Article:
Contrary to its reputation for prurience, the Kamasutra is
a sober little work. Its author, reputedly a celibate, operates very much within the Hindu
scholarly tradition. He quotes the opinions of other scholars on a problem, the
weaknesses in their arguments, looks at other possible solutions to the problem and then
chooses sexuality the best one while giving reasons for this choice. The aim was
comprehensive, the large number of positions telling us not only what is but what can be,
a number that tests the limits of our sexual imagination. Vatsyayanas effort is to
include all their that is even remotely possible in the realm of sexual love, even when
some of the women is items on the list are most improbable. It is a search for infinity in
love, an attempt to reach completion through the inclusion of everything that could be
relevant. On the other hand, Vatsyayanas matter-of-factness with regard to sex can
be troublesome for a modern western sensibility in which sexuality occupies such an
exalted position where it is believed to reveal the ultimate truth about a person. His
scholarly discussion of such subjects as oral sex can also appear faintly comical to the
same sensibility which is not quite free of its Judeo-Christian heritage in sexual
On the surface, the Kamasutra is not
radical at all. Operating within the traditional Hindu framework of the three aims of
life, the Kamasutra too considers virtuous living in dharma as the highest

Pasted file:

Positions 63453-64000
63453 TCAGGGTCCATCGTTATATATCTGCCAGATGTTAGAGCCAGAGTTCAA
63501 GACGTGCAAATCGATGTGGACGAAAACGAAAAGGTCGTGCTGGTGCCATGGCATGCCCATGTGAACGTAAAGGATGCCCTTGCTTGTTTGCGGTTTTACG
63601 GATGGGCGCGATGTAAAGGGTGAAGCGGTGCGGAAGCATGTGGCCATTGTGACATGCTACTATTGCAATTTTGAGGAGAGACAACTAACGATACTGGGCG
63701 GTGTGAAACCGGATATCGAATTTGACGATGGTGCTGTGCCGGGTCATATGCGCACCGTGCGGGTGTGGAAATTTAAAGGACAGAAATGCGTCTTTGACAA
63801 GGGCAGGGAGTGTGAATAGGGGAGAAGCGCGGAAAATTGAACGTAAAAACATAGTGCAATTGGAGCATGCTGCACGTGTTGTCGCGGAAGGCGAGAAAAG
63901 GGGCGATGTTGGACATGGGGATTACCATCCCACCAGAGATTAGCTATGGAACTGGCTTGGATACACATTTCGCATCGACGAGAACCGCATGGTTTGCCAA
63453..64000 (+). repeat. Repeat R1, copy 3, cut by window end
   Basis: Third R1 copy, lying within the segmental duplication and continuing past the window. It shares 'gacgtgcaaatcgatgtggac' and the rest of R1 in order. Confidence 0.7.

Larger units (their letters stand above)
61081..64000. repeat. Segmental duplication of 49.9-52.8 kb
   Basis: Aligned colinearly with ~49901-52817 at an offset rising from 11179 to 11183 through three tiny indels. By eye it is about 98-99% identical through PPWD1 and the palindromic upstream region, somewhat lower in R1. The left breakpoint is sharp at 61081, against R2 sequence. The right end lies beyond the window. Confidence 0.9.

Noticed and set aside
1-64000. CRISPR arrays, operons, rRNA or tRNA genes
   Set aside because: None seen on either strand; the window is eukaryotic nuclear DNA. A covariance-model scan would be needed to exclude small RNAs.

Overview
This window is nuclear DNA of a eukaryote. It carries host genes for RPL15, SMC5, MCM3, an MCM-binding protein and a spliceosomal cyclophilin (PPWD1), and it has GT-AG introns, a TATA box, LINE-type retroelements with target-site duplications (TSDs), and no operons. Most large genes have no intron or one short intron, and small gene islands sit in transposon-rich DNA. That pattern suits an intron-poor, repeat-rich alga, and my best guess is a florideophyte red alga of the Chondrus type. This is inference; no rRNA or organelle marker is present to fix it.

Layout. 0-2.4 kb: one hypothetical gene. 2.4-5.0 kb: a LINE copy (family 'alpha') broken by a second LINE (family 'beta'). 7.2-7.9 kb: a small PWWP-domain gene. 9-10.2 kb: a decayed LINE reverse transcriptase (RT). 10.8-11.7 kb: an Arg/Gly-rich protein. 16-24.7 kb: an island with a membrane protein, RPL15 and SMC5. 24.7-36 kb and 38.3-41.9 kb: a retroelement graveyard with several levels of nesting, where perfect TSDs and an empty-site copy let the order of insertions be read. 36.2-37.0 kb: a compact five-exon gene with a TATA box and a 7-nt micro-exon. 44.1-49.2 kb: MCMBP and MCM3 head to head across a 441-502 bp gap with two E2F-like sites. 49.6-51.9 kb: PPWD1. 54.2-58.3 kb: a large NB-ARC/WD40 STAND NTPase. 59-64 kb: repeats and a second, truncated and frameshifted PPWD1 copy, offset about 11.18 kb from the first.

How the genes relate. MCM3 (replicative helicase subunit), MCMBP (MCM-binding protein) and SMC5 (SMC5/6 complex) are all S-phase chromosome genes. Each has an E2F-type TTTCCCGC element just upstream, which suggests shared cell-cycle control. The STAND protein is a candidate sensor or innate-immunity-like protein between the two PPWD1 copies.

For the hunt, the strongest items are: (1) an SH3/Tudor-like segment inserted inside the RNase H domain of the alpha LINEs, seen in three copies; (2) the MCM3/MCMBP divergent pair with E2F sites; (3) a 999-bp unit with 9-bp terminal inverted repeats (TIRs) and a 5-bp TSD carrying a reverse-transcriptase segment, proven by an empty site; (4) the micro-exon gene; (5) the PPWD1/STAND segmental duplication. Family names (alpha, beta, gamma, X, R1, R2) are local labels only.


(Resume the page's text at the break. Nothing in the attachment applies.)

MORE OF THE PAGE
goal of human existence, followed by prosperity, with erotic love occupying the lowest
rung. The very first verse indicates Vat-syayanas preferred hierarchy where this
text on erotics opens with the word "dharma"i.e. Virtue of The Law. On
four occasions in the text he insists that the main purpose of the Kamasutra is not
the promotion of passion. On the contrary, a person who truly understands the book knows
how to control his senses. The Kamasutra thus
begins with the sutra, "he who wishes to preserve virtue, wealth and love in this
world and the next must have a thorough knowledge of this treatise and, at the same time,
master his senses" and ends with the admonition, "a wise man, proficient in all
things, considering both his ethics and material interest, must not be a sensualist
thirsty for sex but must establish a stable marriage".
Vatsyayana, however, is no mere conformist
to traditional ethical values. Admittedly, his is not an openly rebellious nature but one
which insidiously undermines accepted verities while appearing to accept them. For
instance, erotic love always has negative and pejorative connotations in the treatises on
dharma. An offense committed under the influence of kama is invariably more serious and
invites a more stringent punishment than when kama is not involved. Vatsyayana does not
deny that erotic passion can lead to such undesirable consequences as contact with wicked
people, unworthy enterprises, defilement, forfeiture of future, negligence, rashness and
so on. Kama involves risks and demands vigilance. But one soon notices that
Vatsyayanas attraction toward sex begins to outweigh his awareness of its dangers.